Prime Minister Justin Trudeau says he still has confidence in the ability of the military's top commander, Lt.-Gen. Wayne Eyre, to lead the armed forces through the ongoing sexual misconduct crisis — despite publicly criticizing a choice Eyre made about a senior leader under fire.
On Wednesday, Trudeau and Deputy Prime Minister Chrystia Freeland both publicly questioned Eyre's decision to allow the commander of the navy, Vice-Admiral Craig Baines, to remain in his post after he took part in a golf game with former chief of the defence staff Jonathan Vance, who is under military police investigation following allegations of inappropriate behaviour.
"I have confidence in the acting chief of defence staff,' Trudeau said Friday at a press conference.
"I know there is an awful lot of work for the senior leadership in the military to do to regain the trust of Canadians, to regain the trust of the women and men who serve in our armed forces."
The comment marks a change in tone for Trudeau and comes after Defence Minister Harjit Sajjan said Thursday night he personally has the "utmost confidence" in Eyre and agreed with his decision to give Baines a chance to redeem himself.
"He's absolutely committed to making sure that we create that culture change that's absolutely necessary," Sajjan told CBC News: Canada Tonight on Thursday.
Sajjan is in the midst of a political firestorm over his handling of the sexual misconduct crisis. For weeks, the Conservatives have been calling on him to resign or for the prime minister to fire him. A majority of MPs voted last month to censure Sajjan over his perceived failings on a number of files.
Trudeau has been steadfast in his support of Sajjan.
"Minister Sajjan, through his service as a police officer and member of the armed forces, has stood against the old boys network every step of the way, and has had regular challenges with them throughout his career," said Trudeau on Wednesday.
Sajjan has been accused of failing to introduce a real change to the military's culture in response to a 2015 report by former Supreme Court justice Marie Deschamps, which laid out recommendations for tackling an "underlying sexual culture" in the Armed Forces that leaves victims to fend for themselves.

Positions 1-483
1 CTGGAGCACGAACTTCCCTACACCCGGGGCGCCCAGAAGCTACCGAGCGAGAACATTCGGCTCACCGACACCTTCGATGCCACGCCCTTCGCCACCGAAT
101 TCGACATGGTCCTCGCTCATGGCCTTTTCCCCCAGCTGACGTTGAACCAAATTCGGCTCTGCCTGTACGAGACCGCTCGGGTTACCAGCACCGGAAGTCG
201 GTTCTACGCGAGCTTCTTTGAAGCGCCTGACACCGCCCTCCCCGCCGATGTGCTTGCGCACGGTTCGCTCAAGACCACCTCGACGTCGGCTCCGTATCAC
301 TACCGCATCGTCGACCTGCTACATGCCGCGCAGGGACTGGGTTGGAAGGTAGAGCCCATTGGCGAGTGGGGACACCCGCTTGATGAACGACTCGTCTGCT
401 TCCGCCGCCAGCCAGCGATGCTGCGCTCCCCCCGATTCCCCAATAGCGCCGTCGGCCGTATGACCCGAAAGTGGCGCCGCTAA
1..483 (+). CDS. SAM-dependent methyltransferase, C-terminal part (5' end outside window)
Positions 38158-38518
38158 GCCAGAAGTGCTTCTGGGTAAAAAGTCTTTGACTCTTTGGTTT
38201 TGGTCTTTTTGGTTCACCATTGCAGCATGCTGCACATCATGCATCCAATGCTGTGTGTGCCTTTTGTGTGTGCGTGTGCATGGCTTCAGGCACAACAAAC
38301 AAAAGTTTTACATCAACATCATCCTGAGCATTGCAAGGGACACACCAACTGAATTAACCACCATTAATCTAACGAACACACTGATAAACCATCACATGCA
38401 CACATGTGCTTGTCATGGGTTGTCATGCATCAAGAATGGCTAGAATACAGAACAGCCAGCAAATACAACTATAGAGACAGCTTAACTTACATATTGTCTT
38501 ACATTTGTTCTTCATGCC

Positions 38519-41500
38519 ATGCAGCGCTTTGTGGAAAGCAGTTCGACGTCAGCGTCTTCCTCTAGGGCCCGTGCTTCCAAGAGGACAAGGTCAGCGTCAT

Over the past six months, ten senior military leaders have been swept up in the sexual misconduct crisis and are either on leave with pay pending investigations or have retired.
Freeland said said she was "surprised and disturbed" by Eyre's decision to keep Baines in his role and wondered what kind of message it sent to women in uniform about how seriously their bosses were about changing the military's culture.
CBC News asked Sajjan's office if Eyre consulted the minister about the decision to keep Baines in the post, but did not receive an answer.
Baines tweeted today that he met with members of the navy virtually this week and "heard honest feedback" and "answered some challenging questions."
"This isn't easy, but the dialogue is important and I am thankful for our people and grateful for the opportunity to remain and be an advocate for change," he wrote.
The government has tasked former Supreme Court justice Louise Arbour with leading an external review of sexual harassment and misconduct in the military. Trudeau said today that the government will not wait until the report is completed to start making changes and has asked Arbour to share recommendations along the way.
"Madame Arbour and I both absolutely agree that we can't wait a year for that final report," said Trudeau.
But Trudeau stopped short of committing to a timeline for completing the government's promise to roll out an independent reporting system for sexual misconduct claims.